Albert Alfonso Garza v. The State of Texas--Appeal from 232nd District Court of Harris County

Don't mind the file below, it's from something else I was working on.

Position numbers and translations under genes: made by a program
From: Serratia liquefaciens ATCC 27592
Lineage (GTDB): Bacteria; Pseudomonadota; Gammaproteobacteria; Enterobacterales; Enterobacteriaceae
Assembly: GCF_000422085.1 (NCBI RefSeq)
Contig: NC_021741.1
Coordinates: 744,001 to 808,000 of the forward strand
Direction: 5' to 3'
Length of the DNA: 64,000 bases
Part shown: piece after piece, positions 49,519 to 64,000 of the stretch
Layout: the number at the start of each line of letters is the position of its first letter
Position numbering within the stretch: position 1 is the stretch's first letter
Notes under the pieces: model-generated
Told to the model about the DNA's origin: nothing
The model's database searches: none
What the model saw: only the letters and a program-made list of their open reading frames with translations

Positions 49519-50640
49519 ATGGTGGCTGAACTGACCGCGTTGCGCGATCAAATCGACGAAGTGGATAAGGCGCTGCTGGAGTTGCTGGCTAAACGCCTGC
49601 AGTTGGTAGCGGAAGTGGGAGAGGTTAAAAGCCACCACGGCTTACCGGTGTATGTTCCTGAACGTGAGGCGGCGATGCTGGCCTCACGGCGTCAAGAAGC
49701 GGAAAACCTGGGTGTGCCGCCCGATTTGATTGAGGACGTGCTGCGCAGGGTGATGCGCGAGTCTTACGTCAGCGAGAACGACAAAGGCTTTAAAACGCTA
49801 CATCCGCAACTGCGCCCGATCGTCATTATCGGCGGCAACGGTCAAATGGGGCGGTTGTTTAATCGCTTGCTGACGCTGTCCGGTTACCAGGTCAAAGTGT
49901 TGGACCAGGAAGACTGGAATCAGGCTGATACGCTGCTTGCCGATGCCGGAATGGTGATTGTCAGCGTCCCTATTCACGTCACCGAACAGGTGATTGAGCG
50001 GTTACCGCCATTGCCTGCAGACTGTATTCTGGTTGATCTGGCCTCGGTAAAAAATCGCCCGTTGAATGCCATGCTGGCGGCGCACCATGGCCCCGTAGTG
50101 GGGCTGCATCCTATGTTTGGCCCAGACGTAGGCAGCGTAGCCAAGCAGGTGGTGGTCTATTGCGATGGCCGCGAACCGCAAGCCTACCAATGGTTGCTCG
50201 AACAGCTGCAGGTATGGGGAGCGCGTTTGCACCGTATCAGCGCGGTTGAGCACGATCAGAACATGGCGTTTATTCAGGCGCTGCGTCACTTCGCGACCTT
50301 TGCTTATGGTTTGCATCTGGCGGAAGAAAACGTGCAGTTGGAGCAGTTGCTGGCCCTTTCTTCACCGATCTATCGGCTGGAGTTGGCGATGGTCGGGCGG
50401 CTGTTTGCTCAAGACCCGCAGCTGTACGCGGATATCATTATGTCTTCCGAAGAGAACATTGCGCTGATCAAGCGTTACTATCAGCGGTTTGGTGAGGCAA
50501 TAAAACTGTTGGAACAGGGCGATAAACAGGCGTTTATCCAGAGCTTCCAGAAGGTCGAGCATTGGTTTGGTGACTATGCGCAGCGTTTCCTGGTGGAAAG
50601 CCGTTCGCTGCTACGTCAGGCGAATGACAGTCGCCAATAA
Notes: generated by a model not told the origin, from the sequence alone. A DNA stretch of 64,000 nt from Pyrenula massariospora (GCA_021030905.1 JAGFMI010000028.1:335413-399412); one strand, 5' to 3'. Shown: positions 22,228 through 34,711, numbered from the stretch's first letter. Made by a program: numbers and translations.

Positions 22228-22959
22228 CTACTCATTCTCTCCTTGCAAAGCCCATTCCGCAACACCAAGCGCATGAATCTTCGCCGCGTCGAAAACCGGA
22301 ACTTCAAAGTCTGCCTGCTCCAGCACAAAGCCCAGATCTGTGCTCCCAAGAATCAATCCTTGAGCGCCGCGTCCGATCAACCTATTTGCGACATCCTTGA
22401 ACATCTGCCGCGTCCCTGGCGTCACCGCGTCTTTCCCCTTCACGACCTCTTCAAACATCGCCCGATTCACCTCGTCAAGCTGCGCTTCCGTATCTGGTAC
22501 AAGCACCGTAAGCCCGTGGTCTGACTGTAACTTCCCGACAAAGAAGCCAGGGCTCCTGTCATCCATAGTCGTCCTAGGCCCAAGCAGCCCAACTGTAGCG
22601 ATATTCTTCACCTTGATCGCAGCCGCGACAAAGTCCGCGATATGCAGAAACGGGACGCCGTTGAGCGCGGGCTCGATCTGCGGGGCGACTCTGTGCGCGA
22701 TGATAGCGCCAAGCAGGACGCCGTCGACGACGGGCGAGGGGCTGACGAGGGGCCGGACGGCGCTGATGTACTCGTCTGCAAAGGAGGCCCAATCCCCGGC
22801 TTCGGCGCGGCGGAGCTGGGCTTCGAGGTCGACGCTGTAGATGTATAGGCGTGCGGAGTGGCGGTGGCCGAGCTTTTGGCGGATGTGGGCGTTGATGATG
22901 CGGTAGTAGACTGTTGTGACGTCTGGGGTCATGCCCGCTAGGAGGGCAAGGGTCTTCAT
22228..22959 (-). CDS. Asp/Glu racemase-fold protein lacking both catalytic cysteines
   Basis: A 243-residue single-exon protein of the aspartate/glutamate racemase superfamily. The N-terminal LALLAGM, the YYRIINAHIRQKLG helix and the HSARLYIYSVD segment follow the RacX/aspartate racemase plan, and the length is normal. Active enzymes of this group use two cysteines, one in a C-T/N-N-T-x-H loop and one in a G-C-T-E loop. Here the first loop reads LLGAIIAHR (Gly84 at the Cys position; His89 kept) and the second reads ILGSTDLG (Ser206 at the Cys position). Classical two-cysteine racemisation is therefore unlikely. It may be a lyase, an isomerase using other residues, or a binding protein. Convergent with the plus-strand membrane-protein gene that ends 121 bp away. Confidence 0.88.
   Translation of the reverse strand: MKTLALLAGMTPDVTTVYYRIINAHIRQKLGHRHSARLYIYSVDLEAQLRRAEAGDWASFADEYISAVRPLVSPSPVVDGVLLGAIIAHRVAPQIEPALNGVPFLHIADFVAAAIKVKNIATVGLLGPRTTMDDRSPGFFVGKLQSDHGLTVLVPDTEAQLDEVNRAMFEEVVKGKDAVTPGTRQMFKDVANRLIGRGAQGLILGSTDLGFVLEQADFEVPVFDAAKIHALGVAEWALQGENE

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Affirmed and Memorandum Opinion filed December 7, 2010. In The Fourteenth Court of Appeals ___________________ NO. 14-09-00828-CR ___________________ ALBERT ALFONSO GARZA, Appellant V. THE STATE OF TEXAS, Appellee On Appeal from the 232nd District Court Harris County, Texas Trial Court Cause No. 1169980 MEMORANDUM OPINION A jury convicted appellant Albert Alfonso Garza of aggravated sexual assault of a child. In two issues, he challenges the admission of evidence of extraneous offenses and the trial court s refusal to give a reasonable doubt instruction in regards to those offenses. Because the character of the disputed offenses was not extraneous, we find no error and affirm the judgment below. BACKGROUND Appellant was charged by indictment in December 2008. The indictment alleged that on or about June 30, 2006 appellant performed oral sex on the complainant, an eight-year-old boy. In an interview with the complainant the day before trial, the prosecutor learned that appellant may have committed the act on two prior occasions. Believing these additional offenses to be extraneous, the prosecutor notified appellant on the morning of trial of her intent to introduce testimony of the other acts into evidence. Appellant objected to the inadequate notice and orally moved for a continuance. The trial court denied his motion. Without providing any specific dates, the complainant testified that he was sexually assaulted sometime in the summer of 2006, when his family was visiting appellant s family for a weekend of barbecuing and swimming. The complainant was in appellant s bedroom when he asked appellant for permission to play a video game. Appellant consented, but only on the condition that the complainant first remove his clothes. After taking off his pants, the complainant testified that appellant performed oral sex on him for about five seconds. The complainant testified that appellant then exposed himself and asked that the complainant perform oral sex on him as well. The complainant complied for two or three seconds before ultimately feeling uncomfortable and leaving the room. The outcry was made in February 2008. From then until trial, the complainant only revealed to police a single incident of assault. The complainant testified that he felt safe talking with the prosecutor though, and mentioned that appellant had also assaulted him on two other occasions. The complainant testified that these occasions occurred in the same place and at some time before the event described during the summer of 2006. The only apparent variation on these occasions was that the complainant was not asked to perform oral sex on appellant. 2 The jury charge instructed that evidence of the two additional offenses was not admitted for showing appellant s propensity to act in conformity with that past conduct. Instead, the charge instructed that evidence of these past wrongs was admitted for the purpose of evaluating (1) appellant s state of mind on the occasion charged in the indictment, and (2) the previous and subsequent relationship between appellant and the complainant. See TEX. CODE CRIM. PROC. ANN. art. 38.37 (West 2010). Appellant objected that the charge was erroneous because it did not include an additional instruction on the burden of proof. According to appellant, the charge should have included an instruction telling the jurors not to consider evidence of the two prior offenses unless they were persuaded beyond a reasonable doubt that the prior offenses had actually occurred. The trial court overruled the objection. The jury found appellant guilty and assessed punishment at ten years confinement. Following the jury s recommendation, the trial court suspended appellant s sentence and placed him on community supervision for a period of five years. Appellant now argues that the trial court erred in (1) admitting evidence of the extraneous offenses over his timely objection and request for a continuance, and (2) refusing to include in the jury charge a reasonable doubt instruction as to those extraneous offenses. DISCUSSION Appellant predicates both of his issues on the assumption that the two prior assaults were offenses extraneous to the crime charged in the indictment. In his first issue, he argues that adequate notice is required if the State wishes to introduce any evidence of an extraneous offense. See id. Because notice was first given on the morning of trial, appellant contends the trial court abused its discretion in denying his motion for continuance. In his second issue, appellant argues that because the additional offenses were extraneous, the trial court was required to include a reasonable doubt instruction pertaining to those offenses in the jury charge. See George v. State, 890 S.W.2d 73, 76 (Tex. Crim. App. 1994) 3 ( [I]f the defendant so requests at the guilt/innocence phase of trial, the trial court must instruct the jury not to consider extraneous offense evidence admitted for a limited purpose unless it believes beyond a reasonable doubt that the defendant committed the extraneous offense. ). We overrule both issues because the two prior offenses at issue were not extraneous. An offense is not extraneous merely because the parties stipulated to that characterization at trial. Sledge v. State, 953 S.W.2d 253, 256 (Tex. Crim. App. 1997); Shea v. State, 167 S.W.3d 98, 103 n.2 (Tex. App. Waco 2005, pet. ref d). Regardless of whether the prior offense ultimately resulted in prosecution, the offense is only extraneous if the charging papers fail to reflect the act of misconduct. Rankin v. State, 953 S.W.2d 740, 741 (Tex. Crim. App. 1996). Here, the indictment charged appellant with performing oral sex on the complainant on or about June 30, 2006. The law is well-established that the State is not limited to prosecuting an offense specifically committed on the date alleged in the indictment. See Rodriguez v. State, 104 S.W.3d 87, 91 (Tex. Crim. App. 2003); Sledge, 953 S.W.2d at 256. Given the flexibility of the on or about language, an offense falls within the terms of the indictment and therefore is not extraneous so long as the offense is alleged to have been committed before the return of the indictment and within the limitations period. Ex parte Goodbread, 967 S.W.2d 859, 865 (Tex. Crim. App. 1998). In 2006, the offense of aggravated sexual assault of a child carried a ten-year statute of limitations beginning on the eighteenth birthday of the complainant. TEX. CODE CRIM. PROC. ANN. art. 12.01(5) (West 2005). The two prior offenses in this case were alleged to have occurred prior to or during the summer of 2006, when the complainant was eight years old. Though the exact dates of the offenses remain unknown, they necessarily precede the 2008 date of the indictment and fall within the limitations period. Therefore, the offenses are not extraneous, as they are described within the terms of the indictment. 4 Because the offenses are not extraneous, the prosecutor was not required to give timely notice of her intent to introduce testimony of their commission into evidence. Accordingly, we conclude that the trial court did not abuse its discretion in denying appellant s motion for continuance. Likewise, because the offenses are described within the terms of the indictment, this case is not subject to the line of authority requiring a reasonable doubt instruction. If appellant wanted to limit the impact from the admission of prior offenses, his remedy was to seek an election of the occurrences on which the State sought to rely for conviction. See Rodriguez, 104 S.W.3d at 91. But the record does not reflect any such request. We therefore overrule appellant s two issues and affirm the judgment of the trial court. /s/ Tracy Christopher Justice Panel consists of Justices Seymore, Boyce, and Christopher. Do Not Publish TEX. R. APP. P. 47.2(b). 5